This album was recorded in January 2009 in the church of St. James the Lesser, in the village of Midhopestones near Sheffield, South Yorkshirehence, its intriguingly uplifting title (incidentally, its track titles refer to other villages or features nearby). Maybe that recording location explains the sense of tranquility and beauty that pervades the music here. It seems as if all five players were on their best behavior as they were in church; everyone gets along well together; there is no rowdiness, no arguing, and no outbursts.
The sounds here are rarely predictable, straightforward or unambiguous. Having listened to this album countless times, it's been necessary to check the credits nearly every time, usually to clarify the origin of some non-attributable sound. So, although no bassist is listed, a persistent low frequency sound recurs throughout "Strines," giving it a strong pulse. By a process of elimination, it must originate from Louisa Martin's laptop.
It was also necessary to check that Phil Minton is actually credited, as his voice is rather elusive here, and surprisingly subdued. Those familiar with his usual improvising style, complete with trademark guttural interjections, will have to listen hard to detect him here. "Wharncliffe Side" features a dialogue between Doneda and Minton, during which saxophone and voice are each practically unidentifiable as they imitate each other, intertwine and mingle. Elsewhere, Minton camouflages himself perfectly, blending into the background; he contributes much but never steps into the spotlight.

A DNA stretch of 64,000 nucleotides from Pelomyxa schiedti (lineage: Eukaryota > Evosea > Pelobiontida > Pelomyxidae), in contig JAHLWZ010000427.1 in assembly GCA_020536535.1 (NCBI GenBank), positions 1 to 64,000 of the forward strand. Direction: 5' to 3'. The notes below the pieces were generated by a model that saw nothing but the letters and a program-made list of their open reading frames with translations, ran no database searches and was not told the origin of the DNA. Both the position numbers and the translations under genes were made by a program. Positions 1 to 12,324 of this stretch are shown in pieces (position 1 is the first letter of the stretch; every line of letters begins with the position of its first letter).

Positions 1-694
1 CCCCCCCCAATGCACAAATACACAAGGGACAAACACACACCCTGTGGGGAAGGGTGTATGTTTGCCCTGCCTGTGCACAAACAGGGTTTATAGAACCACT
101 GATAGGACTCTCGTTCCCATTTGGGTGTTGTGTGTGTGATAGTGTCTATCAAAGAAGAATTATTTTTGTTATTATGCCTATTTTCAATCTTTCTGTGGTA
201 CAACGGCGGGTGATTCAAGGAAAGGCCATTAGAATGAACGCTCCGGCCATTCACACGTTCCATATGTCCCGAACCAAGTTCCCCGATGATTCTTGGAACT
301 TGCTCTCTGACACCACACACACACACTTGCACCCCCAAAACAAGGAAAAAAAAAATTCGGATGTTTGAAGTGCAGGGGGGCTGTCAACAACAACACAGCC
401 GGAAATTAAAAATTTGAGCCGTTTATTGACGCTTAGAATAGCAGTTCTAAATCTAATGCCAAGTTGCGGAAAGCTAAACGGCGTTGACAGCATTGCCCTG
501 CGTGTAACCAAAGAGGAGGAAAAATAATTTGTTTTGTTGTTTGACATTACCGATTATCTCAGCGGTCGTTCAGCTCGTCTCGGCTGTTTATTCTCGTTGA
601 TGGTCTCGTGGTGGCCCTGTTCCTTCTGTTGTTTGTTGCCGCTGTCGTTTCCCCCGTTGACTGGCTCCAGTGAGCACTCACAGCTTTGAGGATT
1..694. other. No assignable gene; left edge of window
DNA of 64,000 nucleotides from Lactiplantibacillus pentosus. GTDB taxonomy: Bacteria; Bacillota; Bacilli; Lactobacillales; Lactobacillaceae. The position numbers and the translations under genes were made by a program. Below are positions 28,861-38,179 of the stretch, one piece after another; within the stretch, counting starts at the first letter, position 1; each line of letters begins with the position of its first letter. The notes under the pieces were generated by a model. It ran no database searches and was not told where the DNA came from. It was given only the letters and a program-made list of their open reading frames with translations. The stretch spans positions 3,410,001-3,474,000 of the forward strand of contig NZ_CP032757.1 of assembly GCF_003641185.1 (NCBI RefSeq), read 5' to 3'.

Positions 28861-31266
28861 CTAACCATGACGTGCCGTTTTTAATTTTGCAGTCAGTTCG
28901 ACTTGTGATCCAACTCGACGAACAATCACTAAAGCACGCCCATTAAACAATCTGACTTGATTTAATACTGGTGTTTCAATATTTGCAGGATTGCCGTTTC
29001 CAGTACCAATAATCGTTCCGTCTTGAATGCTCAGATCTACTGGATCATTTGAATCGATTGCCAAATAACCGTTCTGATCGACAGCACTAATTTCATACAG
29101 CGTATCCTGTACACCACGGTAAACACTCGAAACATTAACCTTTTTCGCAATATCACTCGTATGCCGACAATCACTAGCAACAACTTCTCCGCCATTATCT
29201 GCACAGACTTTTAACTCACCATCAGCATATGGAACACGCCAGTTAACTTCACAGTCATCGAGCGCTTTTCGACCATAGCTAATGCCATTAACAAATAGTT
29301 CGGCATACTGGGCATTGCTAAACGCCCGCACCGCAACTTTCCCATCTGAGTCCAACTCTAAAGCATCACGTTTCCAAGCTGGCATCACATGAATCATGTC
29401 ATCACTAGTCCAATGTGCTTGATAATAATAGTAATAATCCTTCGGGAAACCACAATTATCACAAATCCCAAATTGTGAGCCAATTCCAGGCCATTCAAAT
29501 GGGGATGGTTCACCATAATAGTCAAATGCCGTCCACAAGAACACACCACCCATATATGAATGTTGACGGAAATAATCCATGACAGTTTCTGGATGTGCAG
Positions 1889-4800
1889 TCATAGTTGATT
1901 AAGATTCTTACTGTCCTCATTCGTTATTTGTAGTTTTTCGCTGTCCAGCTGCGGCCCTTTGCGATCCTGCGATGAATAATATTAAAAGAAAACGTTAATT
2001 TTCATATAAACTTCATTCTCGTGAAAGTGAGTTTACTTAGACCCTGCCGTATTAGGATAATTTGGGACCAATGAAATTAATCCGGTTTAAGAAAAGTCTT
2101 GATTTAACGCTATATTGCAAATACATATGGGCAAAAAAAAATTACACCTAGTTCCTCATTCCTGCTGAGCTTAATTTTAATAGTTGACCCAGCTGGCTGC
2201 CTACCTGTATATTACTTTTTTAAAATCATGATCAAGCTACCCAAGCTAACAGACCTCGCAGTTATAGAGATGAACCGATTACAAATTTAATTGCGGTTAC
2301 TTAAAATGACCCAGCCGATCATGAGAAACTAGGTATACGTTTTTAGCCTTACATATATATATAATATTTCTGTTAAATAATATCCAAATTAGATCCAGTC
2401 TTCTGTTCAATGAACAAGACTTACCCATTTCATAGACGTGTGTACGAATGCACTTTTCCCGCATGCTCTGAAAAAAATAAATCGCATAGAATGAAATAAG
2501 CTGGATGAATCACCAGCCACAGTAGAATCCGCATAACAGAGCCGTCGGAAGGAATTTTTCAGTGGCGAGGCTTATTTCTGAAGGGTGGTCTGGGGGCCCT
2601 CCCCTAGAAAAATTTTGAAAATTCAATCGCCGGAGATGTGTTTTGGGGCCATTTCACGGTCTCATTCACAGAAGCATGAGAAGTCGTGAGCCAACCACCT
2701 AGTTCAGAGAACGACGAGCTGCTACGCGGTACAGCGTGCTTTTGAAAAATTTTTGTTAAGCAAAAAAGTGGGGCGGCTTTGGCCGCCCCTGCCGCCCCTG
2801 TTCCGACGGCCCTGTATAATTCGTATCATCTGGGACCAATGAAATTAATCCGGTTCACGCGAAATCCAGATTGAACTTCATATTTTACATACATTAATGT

And so it proves with all the players here; the musicians must have left their egos at the church door. They are focused more on creating multi-layered, evolving music than on leaving their own mark on it. The end results stand up remarkably well to repeated listening, delivering more and revealing fresh facets every time. What a gem.
Why do I love jazz? Well, depending on what you mean by jazz, I can send an answer in any number of directions. Briefly, I was exposed to this crazy music as a little boy, my dad good friends with the local music store, where he bought sheet music to play from his baby grand
Why do I love jazz? Well, depending on what you mean by jazz, I can send an answer in any number of directions. Briefly, I was exposed to this crazy music as a little boy, my dad good friends with the local music store, where he bought sheet music to play from his baby grand. Their massive record collection, my parents taking me to concerts and clubs (only one of five kids to do so), the Magnavox furniture stereo/radio ... it all added up. It was complex, emotional music. And it had rhythm! I drummed and followed the music through the '60s even as I enjoyed the new musics of my generation.
Along with side-trips to other musicians and music, it's been one hell of a pony ride ever since.